BUDAPEST • American artistic swimmer Anita Alvarez was dramatically rescued from the bottom of the pool by her coach, after fainting in a distressing scene at the World Aquatics Championships in Budapest.
Andrea Fuentes leapt in to rescue Alvarez, who had sunk to the bottom and was not breathing after passing out at the conclusion of her routine during Wednesday night's solo free final.
"It was a big scare. I had to jump in because the lifeguards weren't doing it," Fuentes said, according to Spanish newspaper Marca.
Fuentes, dressed in shorts and a T-shirt, dived in to drag Alvarez to the surface before being assisted to get the stricken athlete to the edge of the pool.
"I was scared because I saw she wasn't breathing, but now she is doing very well," added Fuentes, a four-time Olympic artistic swimming medallist.
Alvarez was taken on a stretcher to the pool's medical centre, with teammates and fans appearing to be in shock poolside, with some in tears consoling each other.
"It was very intense," Fuentes later told AS newspaper. "I think she was at least two minutes without breathing because her lungs were full of water. But she vomited the water, coughed and that was it, but it was a big scare."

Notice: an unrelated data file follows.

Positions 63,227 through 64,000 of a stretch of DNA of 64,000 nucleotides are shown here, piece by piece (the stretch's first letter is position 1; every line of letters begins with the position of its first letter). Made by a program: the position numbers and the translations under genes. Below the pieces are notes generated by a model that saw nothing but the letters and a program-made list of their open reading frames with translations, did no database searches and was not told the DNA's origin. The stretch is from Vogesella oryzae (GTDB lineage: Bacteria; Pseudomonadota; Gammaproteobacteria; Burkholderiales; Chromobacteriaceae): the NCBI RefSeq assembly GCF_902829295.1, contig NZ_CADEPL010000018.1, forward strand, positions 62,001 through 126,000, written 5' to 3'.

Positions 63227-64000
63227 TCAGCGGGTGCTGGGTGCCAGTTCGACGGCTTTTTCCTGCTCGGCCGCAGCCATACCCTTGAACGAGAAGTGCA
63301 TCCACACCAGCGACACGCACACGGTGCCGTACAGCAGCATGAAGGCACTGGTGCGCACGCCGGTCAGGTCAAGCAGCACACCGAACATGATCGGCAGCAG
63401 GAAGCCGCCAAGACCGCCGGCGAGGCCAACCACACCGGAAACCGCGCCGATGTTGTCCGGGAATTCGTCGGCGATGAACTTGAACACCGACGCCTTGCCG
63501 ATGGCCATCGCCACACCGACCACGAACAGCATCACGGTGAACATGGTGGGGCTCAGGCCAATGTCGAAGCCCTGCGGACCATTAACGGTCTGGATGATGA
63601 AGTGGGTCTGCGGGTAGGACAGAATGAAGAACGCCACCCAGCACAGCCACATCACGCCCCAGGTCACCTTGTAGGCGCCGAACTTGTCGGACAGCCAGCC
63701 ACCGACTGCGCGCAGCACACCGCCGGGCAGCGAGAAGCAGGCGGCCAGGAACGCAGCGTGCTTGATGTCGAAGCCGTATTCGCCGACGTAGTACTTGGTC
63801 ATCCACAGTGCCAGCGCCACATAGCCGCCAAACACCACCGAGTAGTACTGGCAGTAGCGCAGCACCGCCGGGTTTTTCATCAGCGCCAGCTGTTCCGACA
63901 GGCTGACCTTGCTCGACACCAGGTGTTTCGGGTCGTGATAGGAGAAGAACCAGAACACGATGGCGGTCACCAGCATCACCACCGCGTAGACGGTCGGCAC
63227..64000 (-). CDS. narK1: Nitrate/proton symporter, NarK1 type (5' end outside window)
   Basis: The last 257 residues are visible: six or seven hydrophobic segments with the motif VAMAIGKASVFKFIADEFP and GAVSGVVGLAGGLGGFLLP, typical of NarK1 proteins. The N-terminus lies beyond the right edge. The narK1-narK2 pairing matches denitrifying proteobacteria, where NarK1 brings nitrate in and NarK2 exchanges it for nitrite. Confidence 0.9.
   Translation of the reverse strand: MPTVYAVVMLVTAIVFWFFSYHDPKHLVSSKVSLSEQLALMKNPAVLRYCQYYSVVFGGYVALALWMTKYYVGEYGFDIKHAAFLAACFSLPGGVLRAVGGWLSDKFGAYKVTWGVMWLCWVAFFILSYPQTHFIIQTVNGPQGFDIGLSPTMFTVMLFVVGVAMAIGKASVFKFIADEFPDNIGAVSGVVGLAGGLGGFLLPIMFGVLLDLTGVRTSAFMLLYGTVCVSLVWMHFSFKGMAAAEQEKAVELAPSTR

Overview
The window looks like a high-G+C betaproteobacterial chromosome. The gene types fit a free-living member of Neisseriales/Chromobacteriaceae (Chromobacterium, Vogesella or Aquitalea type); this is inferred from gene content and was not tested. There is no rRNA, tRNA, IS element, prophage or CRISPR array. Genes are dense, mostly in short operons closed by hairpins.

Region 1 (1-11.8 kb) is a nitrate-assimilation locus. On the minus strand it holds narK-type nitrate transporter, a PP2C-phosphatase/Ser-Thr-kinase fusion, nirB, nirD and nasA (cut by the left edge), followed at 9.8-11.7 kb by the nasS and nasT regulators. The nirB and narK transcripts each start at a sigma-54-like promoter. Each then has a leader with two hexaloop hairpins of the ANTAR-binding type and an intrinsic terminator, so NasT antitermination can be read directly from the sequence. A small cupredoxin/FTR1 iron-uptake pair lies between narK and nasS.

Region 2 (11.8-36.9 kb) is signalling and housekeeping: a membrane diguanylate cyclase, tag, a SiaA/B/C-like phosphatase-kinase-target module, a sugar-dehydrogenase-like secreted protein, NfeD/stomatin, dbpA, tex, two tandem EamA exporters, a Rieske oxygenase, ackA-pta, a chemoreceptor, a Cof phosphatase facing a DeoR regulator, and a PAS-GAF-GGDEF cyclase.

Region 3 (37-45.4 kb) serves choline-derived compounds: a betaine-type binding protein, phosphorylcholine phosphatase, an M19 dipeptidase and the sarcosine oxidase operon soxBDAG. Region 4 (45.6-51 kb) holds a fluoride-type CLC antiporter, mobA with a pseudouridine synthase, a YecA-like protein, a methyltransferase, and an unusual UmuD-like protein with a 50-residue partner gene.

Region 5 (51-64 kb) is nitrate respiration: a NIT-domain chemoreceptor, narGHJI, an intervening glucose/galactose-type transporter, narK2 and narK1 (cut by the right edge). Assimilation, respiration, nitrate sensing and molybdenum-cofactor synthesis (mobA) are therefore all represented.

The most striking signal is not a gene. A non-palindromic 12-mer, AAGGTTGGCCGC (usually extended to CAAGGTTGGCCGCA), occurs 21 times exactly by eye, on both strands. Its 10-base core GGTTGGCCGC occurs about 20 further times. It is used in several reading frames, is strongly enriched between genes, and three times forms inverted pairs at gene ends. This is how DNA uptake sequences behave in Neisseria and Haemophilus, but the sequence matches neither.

Fuentes was critical of the slow reaction of the lifeguards.
"When I saw her sinking, I looked at the rescuers, but I saw that they were stunned. They didn't react," she said.
"I thought, 'Will you jump in now?' My reflexes kicked in quickly. I didn't overthink it, I jumped. I think it was the craziest and fastest free dive I've ever done in my career. I picked her up and lifted her, obviously she was heavy, it wasn't easy."
Alvarez, 25, was in her third world championships but has passed out in competition before. She suffered a similar reaction during an Olympic qualifier in Barcelona last year.
The team released a statement from Fuentes, saying Alvarez had fainted due to the effort expended during the routine.
"Anita is okay - the doctors checked all vitals and everything is normal: heart rate, oxygen, sugar levels, blood pressure," Fuentes said in the statement.
"We sometimes forget that this happens in other high-endurance sports. Marathon, cycling, cross country... we all have seen images where some athletes don't make it to the finish line and others help them to get there.
"Our sport is no different than others, just in a pool, we push through limits... Anita feels good now and the doctors also say that she is OK."
Alvarez is in the United States team for the team free final today - her last event of these championships - but has yet to decide if she would return to the pool.
"She will decide if she feels up to compete tomorrow if she is cleared medically," said Alyssa Jacobs, a spokesman for the team, yesterday.